The man gives his testimony of healing. The Pharisees don’t believe he ever was born blind. When that is ruled out by the parents, they ask ‘what did he do to you? How did he open your eyes?’

This man just simply tells his story over and over again.  He seems to get finally frustrated with the Pharisee, with their skepticism and cynical questions. He tells them he does not know the answer to all their questions but he says, ‘But one thing I do know, I was blind but now I see.

This is power of testimony. It has an almost unanswerable way of dealing with objections. ‘Before I was like this… and now I am like this. … This is the difference that Jesus has made to my life.’’  

Telling your story – in a life group, in a service, with a non believer, today still has an important role in communicating your faith, as it was in the New Testament.

In this story, we hear the story of how the man’s faith grew, for his eyes were opened, but his heart and mind were too.

He begins, knowing about the man ‘Jesus’ – v11.

Then he declares ‘he is a prophet’ v17 a man sent from God v33.

Finally he believes he is the Son of God and worshipped him v38.

So what story do you have? What testimonies do you have? Tell them!


To be honest I had often over looked these last verses. 

As soon as this man is cast out of the synagogue, Jesus looks for him and finds him and speaks words of comfort.  He knew how difficult this would be for the man – persecution, rejection. And Jesus now reveals himself, more fully to this man, than he did to anyone except the Samaritan woman. His reply ‘who is the Son of God’ – Jesus says: You have now seen him; in fact he is the one speaking with you!’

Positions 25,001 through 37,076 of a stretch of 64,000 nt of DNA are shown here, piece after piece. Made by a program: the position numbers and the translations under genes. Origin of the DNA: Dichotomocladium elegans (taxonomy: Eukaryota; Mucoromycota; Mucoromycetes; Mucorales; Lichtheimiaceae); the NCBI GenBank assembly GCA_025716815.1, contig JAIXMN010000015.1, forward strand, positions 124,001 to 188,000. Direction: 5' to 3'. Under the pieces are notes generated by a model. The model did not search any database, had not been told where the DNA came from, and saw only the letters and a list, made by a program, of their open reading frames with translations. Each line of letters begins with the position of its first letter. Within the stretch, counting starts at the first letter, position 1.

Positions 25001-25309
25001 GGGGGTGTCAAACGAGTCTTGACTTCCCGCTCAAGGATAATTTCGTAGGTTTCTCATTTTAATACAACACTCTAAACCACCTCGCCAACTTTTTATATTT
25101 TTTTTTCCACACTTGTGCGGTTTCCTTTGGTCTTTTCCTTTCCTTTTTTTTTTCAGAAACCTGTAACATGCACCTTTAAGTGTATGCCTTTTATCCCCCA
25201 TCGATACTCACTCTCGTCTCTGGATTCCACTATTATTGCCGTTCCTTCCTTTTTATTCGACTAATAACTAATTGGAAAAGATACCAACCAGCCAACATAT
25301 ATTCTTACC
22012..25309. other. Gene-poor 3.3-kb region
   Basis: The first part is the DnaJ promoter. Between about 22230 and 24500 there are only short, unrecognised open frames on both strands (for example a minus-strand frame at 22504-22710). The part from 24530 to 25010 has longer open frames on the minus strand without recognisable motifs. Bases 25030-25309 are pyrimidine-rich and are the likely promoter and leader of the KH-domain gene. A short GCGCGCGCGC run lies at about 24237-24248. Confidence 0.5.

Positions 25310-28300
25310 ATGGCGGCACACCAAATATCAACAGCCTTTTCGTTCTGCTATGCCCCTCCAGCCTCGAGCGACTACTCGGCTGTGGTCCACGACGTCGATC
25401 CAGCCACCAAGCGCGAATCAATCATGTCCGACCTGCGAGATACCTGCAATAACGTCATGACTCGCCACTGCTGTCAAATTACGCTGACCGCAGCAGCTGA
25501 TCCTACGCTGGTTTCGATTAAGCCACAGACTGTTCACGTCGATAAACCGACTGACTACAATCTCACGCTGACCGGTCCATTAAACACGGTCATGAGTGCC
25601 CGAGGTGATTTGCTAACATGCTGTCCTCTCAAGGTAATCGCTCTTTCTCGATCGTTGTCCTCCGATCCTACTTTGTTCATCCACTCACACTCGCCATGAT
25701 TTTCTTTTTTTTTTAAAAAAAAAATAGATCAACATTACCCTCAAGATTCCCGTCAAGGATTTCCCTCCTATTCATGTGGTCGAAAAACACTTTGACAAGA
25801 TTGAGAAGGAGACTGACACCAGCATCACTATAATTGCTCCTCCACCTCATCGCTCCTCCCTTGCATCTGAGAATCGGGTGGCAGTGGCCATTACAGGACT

Beautiful, encouraging. Jesus sees and knows what his people go through for his sake and in life and he feels for them and us. He keeps an account of all our losses, crosses and persecution. As Psalm 56:8 says – 8 You keep track of all my sorrows.[b]  You have collected all my tears in your bottle. You have recorded each one in your book.

He knows how to come to our hearts with consolation and comfort in our time of need and to speak peace.

 As Paul says in 2 Cor 1, ‘’ Praise be to the God and Father of our Lord Jesus Christ, the Father of all compassion, who comforts us in all our troubles so that we can comfort those in trouble with the comfort we ourselves have received from God.’’

Our God is a comforter, consoler.

 We can experience those moments he draws near and his comfort flows into our lives.   

We may seek how to love God, to love others and how to love our town. But as John says ‘we love because he first loved us.’’  We are loved….


John 9 – sorrow and hope

Works of God



Comfort of Jesus

Shall we pray…